Sasha DiGiulian: A Few Thoughts on Climbing
We are at a junction with pure projecting and new media culture circling around climbing…
Climbing is growing exponentially. Similar to more people starting climbing, there is also more attention being driven to climbing. In general, I think that this is great. More publicity for the sport doesn’t just mean more people to share the passion of climbing with, but it also means more funds are available to enable accessibility, gear, training, equipment improvements, rapid progression, and also the possibility of professional climbers making enough of an income to be true professional athletes.
With the progression of climbing and with more people getting involved with climbing, First Ascents and First Female Ascents become more rare at popular areas. So, how do we manage who has access to these routes? Sure, new development is crucial, yet when there is a standing project bolted and the person that has equipped this route opens it up to the climbing community to try, and then everyone should have equal opportunity to try it, right?
This is a controversy that may be occurring more often than before.
Production companies need to film climbers in order to produce climbing videos. Furthermore, story lines are important for the success of the videos.
When professional climbers decide on a project to film, this, at least for me, is a unique experience of finding what is aesthetically inspiring, physically challenging, and has that extraordinary special factor to it in my eyes. This extraordinary factor includes the line being undone before, or for women, undone by other females. First ascents and First Female ascents are proud because essentially they open the flood gates to everyone else – they prove that a stream of movements all link together and that the climbing is possible.
Someone asked me a good question about the climbing and filming process during my Reddit AMA
I have been contemplating this topic more heavily recently, and a current controversy sparked my interest to convey my thoughts.
I have told several media outlets and friends about my plans to try Iker Pou’s route, Orbayu in Northern Spain with Edu Marin, my climbing partner from Bellavista. Iker Pou established the route a few years ago, and since, the route has seen few ascents, and no women. We had arranged media and aligned our sponsors with the project proposal, yet this morning I received a message from a friend of mine from Switzerland, Nina Caprez, informing me that this has been her dream project and that her and her boyfriend, Cedric Lachat, have plans to rig the route with static lines and equipment for the film crew in June, and then they will be on the wall and try to complete it by August.
I have tremendous respect for both Nina and Cedric as professional climbers. Due to this respect for them, I have decided that I am not going to intertwine myself with doing this route this summer because their film agenda already seems prebaked; but, perhaps if you’re making a film about a piece, then have designated times to be filming and not be filming and climbing at the same time. Multipitch projects are difficult because people cannot exactly climb the route at the same time, but there could be windows of opportunity as a solution, perhaps. Then, maybe projects like this are real duels… who does the ascent first does the first (female) ascent.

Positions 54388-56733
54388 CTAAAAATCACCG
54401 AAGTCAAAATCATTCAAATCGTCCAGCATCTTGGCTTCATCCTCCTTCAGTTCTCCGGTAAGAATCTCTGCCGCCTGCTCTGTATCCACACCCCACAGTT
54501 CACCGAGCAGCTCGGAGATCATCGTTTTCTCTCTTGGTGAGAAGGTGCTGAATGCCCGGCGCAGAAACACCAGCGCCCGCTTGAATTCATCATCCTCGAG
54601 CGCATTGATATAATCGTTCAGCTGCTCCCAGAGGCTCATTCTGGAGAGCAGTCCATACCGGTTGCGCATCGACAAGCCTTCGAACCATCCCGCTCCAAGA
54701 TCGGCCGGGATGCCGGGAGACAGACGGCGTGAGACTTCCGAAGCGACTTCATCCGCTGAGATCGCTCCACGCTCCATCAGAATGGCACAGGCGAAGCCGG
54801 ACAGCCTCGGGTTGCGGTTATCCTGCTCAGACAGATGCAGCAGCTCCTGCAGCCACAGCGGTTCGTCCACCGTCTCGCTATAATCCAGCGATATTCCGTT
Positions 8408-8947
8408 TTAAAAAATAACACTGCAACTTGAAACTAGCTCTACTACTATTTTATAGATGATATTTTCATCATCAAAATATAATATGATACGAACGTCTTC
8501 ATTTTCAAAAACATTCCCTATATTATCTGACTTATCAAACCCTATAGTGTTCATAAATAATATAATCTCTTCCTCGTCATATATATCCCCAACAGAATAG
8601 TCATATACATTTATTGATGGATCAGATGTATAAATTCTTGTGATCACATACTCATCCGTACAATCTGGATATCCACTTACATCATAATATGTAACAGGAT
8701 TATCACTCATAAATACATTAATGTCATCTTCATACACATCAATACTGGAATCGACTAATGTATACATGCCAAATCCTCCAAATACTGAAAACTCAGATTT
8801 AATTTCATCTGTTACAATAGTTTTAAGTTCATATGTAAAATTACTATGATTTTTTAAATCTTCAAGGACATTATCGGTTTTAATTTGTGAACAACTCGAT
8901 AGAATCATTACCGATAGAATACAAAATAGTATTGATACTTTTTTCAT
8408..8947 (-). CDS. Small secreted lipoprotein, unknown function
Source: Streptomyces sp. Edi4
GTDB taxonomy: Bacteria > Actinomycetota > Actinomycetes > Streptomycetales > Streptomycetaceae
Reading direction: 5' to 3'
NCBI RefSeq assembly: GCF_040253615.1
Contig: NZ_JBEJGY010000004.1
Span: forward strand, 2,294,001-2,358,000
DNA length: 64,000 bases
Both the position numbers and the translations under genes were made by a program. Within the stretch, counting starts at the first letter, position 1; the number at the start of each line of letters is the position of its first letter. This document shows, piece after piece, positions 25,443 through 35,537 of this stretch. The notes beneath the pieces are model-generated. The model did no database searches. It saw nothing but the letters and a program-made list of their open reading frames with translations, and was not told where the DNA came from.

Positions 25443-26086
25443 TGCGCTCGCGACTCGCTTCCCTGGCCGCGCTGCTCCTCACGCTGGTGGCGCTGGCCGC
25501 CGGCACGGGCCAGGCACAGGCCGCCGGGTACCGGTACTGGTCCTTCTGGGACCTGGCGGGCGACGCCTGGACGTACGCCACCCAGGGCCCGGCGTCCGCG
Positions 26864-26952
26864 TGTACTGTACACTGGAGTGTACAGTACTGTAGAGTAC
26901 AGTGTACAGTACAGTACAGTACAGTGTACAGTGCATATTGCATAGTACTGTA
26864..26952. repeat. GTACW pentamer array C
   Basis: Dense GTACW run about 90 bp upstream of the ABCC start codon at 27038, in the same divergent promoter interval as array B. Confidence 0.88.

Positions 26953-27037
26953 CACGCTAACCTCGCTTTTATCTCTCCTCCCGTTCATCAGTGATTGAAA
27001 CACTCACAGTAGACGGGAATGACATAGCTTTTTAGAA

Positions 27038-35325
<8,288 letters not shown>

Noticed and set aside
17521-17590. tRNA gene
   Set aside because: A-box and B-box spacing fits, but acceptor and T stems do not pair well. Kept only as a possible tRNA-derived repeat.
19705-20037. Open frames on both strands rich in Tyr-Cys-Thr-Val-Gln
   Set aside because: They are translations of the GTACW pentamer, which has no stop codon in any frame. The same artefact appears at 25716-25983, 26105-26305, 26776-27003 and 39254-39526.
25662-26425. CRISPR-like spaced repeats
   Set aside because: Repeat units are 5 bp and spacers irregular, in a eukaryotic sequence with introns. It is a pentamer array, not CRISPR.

No one should have the right to claim the first ascent if it’s an open project; but at what point has a claim been developed enough to a point that as one professional climber to another, you respect that person’s film project and go elsewhere to try a different route?
That said, I have the utmost respect for the initial bolter. I believe that if he or she would like to take ownership or flag the line that he or she bolts and cleans for a designated amount of time, this is completely valid. Though, when the lines get blurred is when someone else has bolted the route and left it open to anyone to try.
A prime example of me having the privilege to climb an Open Project was in South Africa. There were two routes that I did that were Open Projects. One of which, the film that I produced with 3StringsMedia, RedBull, and Adidas was on a climb that was bolted by Andrew Pedley and left standing open to anyone to try. I felt so lucky to have come across this precious gem, and to have had the opportunity to go for the first ascent. Sure, other people were working on the climb and trying to do the first ascent as well. Though, it was not clearly in my domain to say – Hey, don’t try the route –my film crew and sponsors have already invested in this project. Maybe were I to have freshly bolted the line and wanted to have the first opportunity to try it after cleaning it and finding it, then I would think that I deserve a designated window to work on doing it first. But, if I were not to be able to in that window, in my opinion I would open the route then to share it with the community and to cheer for the people who may be able to climb stronger than me on it.
Really, it is hard to rule out media from climbing. In my opinion, ruling it out is not a good idea at all – climbs should be documented, and also I love to watch climbing at its cutting edge. Though, there needs to be a more inclusive way to deal with multiple people trying the same project – even if it comes down to failure within videos. Trying a new project may be time consuming and take years. One of my inspirations, Chris Sharma, admitted this himself with several of his achievements. What was really unique to me about the Reel Rock Tour 7 was that both Adam and Chris were vying for the first ascent together. This was a great way to capture this notion of projecting and to shine light on both athletes performing at their best for themselves in order to complete the climb.